American woody plant expert Dr. Michael Dirr states that the weeping willow (Salix babylonica) is "one of the best-loved and most hated trees in landscape history." Beautiful form, with weeping curtainlike branches that are magnificent along a lake or pond's shores, makes this deciduous tree loved. But it drops lots of leaf and twig litter, is short-lived and is well known for extending its roots anywhere water is available--including pipes, wells and drains. Grow this tree in U.S. Department of Agriculture winter hardiness zones 5 though 9.
Always situate a weeping willow where it will receive abundant sunshine--no less than 8 hours of direct sun rays daily. It grows alright in partially shaded spots, but too little sunlight causes irregularly shaped trees, scrawny limbs, potential infestations from aphids or mildew problems.
There is little doubt this tree species needs a moist to wet soil to look its best. A fertile soil will sustain the most robust growth as long as it is never too dry; even sandy soils work well (again, if water is abundant). Organic matter like mulch on the soil surface improves fertility of soil as well as retaining soil moisture in the heat of summer.
Plant the weeping willow in a naturally moist area of your property such as in a ditch or swale that collects rain runoff, or at the edge of a body of freshwater. This greatly diminishes the need for irrigation to keep the tree looking its most beautiful. It would be a poor decision to plant this tree where irrigation is always needed in order to keep the soil moist to wet. Soil can be slightly drier in winter when this deciduous plant is dormant.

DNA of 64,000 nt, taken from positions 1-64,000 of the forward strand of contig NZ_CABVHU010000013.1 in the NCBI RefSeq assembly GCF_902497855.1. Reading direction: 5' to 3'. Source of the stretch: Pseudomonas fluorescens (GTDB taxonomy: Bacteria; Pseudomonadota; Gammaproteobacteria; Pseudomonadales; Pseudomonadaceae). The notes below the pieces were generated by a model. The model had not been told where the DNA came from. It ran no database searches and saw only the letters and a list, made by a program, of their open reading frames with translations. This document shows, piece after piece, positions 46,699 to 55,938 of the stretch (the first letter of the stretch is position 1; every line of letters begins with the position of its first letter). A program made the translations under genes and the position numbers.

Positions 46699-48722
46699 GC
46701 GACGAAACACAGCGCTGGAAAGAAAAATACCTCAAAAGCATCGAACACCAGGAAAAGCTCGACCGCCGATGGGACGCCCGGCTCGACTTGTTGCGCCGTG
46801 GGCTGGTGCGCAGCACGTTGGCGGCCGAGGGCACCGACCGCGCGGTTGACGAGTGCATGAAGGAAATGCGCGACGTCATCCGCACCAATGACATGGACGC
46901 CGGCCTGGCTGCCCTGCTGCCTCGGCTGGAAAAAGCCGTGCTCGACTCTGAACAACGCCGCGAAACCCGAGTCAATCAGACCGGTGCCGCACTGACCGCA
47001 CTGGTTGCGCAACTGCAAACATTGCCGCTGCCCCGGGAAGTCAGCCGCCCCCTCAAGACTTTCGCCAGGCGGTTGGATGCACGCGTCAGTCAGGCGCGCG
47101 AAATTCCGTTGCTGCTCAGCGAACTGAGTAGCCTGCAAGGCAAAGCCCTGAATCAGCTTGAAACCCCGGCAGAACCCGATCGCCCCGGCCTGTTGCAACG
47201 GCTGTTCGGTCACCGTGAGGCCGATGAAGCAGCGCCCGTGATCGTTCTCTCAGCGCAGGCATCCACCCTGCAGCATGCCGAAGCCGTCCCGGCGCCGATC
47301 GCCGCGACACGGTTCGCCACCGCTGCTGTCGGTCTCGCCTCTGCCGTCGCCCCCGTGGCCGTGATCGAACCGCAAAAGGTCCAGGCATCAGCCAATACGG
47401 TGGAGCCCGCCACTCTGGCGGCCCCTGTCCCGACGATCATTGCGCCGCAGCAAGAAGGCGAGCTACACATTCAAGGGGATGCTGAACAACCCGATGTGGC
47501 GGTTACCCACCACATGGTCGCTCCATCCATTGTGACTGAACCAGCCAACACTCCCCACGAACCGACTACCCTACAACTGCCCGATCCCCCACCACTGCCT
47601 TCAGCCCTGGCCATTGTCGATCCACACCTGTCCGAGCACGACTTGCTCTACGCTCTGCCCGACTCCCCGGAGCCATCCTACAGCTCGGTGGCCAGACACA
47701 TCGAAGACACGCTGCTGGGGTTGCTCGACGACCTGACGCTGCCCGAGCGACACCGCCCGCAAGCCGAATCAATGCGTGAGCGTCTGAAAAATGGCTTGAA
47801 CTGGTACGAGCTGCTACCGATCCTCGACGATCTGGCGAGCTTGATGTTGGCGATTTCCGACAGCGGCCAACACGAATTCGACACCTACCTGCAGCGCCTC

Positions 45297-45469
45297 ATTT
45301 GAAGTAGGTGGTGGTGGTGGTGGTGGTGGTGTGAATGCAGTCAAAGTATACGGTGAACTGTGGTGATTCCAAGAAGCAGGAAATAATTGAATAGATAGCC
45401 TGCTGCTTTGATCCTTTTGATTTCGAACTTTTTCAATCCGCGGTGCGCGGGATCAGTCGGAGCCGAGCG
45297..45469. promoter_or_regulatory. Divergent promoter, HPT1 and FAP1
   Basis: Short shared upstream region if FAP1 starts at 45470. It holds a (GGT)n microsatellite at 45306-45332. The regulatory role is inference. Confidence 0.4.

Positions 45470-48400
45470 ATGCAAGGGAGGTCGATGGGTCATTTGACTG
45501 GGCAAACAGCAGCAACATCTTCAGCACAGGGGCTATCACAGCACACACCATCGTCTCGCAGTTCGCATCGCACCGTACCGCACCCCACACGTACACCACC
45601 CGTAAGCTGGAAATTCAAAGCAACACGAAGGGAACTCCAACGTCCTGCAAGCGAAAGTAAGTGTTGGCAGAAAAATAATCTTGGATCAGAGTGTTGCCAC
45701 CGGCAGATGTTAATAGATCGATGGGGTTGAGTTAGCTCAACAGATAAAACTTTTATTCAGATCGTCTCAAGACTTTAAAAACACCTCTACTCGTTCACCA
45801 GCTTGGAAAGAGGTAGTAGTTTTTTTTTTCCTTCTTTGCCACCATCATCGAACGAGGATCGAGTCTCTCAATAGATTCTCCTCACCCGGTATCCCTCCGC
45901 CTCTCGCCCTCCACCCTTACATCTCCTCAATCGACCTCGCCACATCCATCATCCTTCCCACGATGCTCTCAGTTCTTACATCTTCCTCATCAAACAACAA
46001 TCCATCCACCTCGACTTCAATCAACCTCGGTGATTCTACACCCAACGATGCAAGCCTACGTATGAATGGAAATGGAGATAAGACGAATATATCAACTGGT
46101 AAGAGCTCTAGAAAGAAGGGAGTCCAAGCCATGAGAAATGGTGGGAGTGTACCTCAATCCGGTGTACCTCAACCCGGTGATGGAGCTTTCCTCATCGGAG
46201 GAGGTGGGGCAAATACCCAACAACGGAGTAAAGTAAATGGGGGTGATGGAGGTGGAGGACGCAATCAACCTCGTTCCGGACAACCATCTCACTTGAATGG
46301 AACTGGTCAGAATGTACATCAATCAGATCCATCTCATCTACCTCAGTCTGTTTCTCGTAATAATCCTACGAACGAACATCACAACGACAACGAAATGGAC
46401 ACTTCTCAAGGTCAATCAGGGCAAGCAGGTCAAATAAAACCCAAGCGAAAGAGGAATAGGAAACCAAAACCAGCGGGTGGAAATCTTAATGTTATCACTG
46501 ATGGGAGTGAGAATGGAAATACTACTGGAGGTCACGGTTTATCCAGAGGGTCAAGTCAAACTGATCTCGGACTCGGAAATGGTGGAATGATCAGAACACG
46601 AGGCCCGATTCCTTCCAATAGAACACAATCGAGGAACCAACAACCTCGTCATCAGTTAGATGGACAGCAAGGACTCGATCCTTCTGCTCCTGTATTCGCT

Unless your garden's soil is sandy or generally infertile, no fertilization schedule is needed. Use of organic mulches over the root zone improves soil quality and increases the amount of nutrients available. Consider maintaining a mulch layer 3 to 4 inches thick over an area that starts several inches from the truck and extends 3 to 5 feet beyond the reach of the outermost branches.
Lots of leaf and twig litter drops from the weeping willow, and can muddy water in ponds or lakes over which its boughs reach. The roots will also take any opportunity to grow into areas underground where moisture is available. Therefore, never plant this tree species within 40 feet of underground drains, septic tanks or other water-carrying pipes or conduits on your property. Nothing will successfully grow under the canopy of the tree, including grass, so a blanket of mulch may be the best way to contain leaf and twig litter and make the tree look part of your overall garden scheme. Canker can inflict trees and lead to their early demise, making them look quite hideous as they decline from the ailment.